It’s a difficult time to be a value investor. And no one’s more familiar with that fact than Scott Black.
But during this market cycle, those methods haven’t worked. Or — perhaps more accurately — their returns have trailed the market.
“If you look at any of the numbers, this is the worst period for value investing, ever,” Black told Business Insider by phone. “Value has systematically underperformed since 2006.”
As the chart above shows, the Russell 1000 Value index has trailed its Russell Growth counterpart by 130 percentage points over the 9-1/2-year bull market. It’s also lagged the benchmark S&P 500 by more than 50 points. In many cases, that degree of underperformance will prompt investment clients to look to put their money elsewhere.
But why has value struggled to keep up? An approach that involves buying stocks trading below their intrinsic values and waiting for them to rebound to fair value should work, theoretically. After all, it’s just a version of the traditional buy-low, sell-high mantra.
Value has systematically underperformed since 2006.
The answer is that this record bull market is anything but normal. Stock valuations have long blown past conventional benchmarks, and the mega-cap tech juggernauts that have driven record-breaking performance seem almost invincible, regardless of how expensive they get.
But what truly sets this market apart from history is the rise of so-called passive investment and quantitative trading. Black says this has created a situation in which many stocks trade in herd-like fashion, with their fates tied to the buying and selling of exchange-traded funds.
He says this is a serious detriment to value investors, whose work often revolves around finding mispriced companies whose fundamentals should be commanding higher stock valuations.
It also becomes an issue for value investors when people keep pouring money into funds tracking major indexes. This pushes the prices for the top performers — like mega-cap tech — even higher and out of reach for value investors.
With all of that said, Black isn’t seeing bad results. He’s just struggling to keep up with a market that looks nothing like the one he cut his teeth mastering.
Take 2017 for instance. According to Black, Delphi’s All-Cap fund — which seeks value across the full spectrum of market caps — returned 14.4% for the year. Meanwhile, he says the firm’s Small/Mid-Cap fund fared slightly better, returning 16%.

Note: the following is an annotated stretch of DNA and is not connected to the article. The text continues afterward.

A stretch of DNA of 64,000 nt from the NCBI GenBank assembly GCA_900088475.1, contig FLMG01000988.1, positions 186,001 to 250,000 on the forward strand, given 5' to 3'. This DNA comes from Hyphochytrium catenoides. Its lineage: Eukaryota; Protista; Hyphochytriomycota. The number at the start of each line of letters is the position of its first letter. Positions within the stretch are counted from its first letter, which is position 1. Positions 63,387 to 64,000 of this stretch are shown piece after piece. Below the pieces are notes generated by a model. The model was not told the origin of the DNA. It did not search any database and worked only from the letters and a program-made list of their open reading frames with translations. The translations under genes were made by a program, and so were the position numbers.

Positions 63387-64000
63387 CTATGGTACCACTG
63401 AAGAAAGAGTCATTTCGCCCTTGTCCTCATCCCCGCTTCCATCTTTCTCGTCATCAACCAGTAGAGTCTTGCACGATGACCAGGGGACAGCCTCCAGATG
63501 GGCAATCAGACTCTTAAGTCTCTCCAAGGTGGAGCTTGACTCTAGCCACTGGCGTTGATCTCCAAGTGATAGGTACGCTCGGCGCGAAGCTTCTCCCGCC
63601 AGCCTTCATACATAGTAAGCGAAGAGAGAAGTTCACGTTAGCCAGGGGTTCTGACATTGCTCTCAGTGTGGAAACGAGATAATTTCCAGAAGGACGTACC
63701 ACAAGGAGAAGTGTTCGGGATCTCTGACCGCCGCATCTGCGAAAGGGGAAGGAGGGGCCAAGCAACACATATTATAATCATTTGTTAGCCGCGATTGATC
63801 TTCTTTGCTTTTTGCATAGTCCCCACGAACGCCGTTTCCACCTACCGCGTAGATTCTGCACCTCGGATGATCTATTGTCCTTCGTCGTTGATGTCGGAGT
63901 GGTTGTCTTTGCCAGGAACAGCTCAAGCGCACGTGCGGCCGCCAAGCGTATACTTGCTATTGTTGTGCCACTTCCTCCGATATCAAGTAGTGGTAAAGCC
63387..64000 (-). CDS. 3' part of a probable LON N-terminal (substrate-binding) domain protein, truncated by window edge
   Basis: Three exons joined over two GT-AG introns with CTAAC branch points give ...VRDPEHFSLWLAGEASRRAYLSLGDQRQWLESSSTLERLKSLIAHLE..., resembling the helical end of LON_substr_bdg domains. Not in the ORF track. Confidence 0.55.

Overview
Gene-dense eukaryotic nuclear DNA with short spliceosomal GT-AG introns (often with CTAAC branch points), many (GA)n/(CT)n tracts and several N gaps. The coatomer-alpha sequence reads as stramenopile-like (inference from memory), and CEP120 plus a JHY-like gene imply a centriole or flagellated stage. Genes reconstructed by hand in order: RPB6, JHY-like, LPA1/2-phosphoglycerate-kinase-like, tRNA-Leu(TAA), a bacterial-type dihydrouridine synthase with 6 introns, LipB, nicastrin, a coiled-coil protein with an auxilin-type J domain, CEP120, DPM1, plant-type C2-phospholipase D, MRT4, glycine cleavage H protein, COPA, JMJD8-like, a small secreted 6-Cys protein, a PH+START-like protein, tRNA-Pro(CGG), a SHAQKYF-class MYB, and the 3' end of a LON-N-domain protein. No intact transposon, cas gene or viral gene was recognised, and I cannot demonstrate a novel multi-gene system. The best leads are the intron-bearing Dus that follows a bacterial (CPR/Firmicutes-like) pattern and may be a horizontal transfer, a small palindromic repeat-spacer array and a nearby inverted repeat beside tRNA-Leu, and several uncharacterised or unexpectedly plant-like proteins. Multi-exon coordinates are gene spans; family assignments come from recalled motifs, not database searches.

And while that seems like strong performance, note that the S&P 500 rose 19.4% over the same period, while the Russell 1000 Growth index surged 28.3%.
“On an absolute basis, we’ve had good results, but we’ve certainly lagged the indices,” Black said. “The S&P 500 is cap-weighted, and the money is flowing into the biggest stocks, which all have very high P/Es.”
A Warren Buffett disciple
Black’s investment principles date all the way back to the relationships he forged at Harvard Business School, where he earned an MBA in 1971. It was through this extended network that he was first exposed to the stock-picking theories of Warren Buffett— who himself was informed by Benjamin Graham, the so-called father of value investing.
While Black initially tried his hand at corporate finance, an MBA program buddy, Robert Goldfarb, went to work for the legendary investor Bill Ruane. As it turned out, Ruane was close friends with Buffett from their time together at Columbia Business School. They developed their investing habits alongside each other, with considerable overlap.
The money is flowing into the biggest stocks, which all have very high P/Es.
The wisdom gleaned from Buffett and Ruane trickled down to Black, who began religiously following a simple set of guidelines: Look for high-return on equity (ROE) companies, strong balance sheets, and low multiples.
As Black started to get more directly involved in professional investing, he fine-tuned his methods over a series of years before founding Delphi in 1980. That was around the time Buffett’s principles were featured in the classic John Train book “The Money Masters,” which Black devoured.
He recalls that era as a particularly fruitful one for value investing. With the rise of quant trading still decades away, Black says, the market was much more inefficient, which created opportunities for diligent investors like him. Back then, it was still possible to find mispriced stocks with big underlying potential.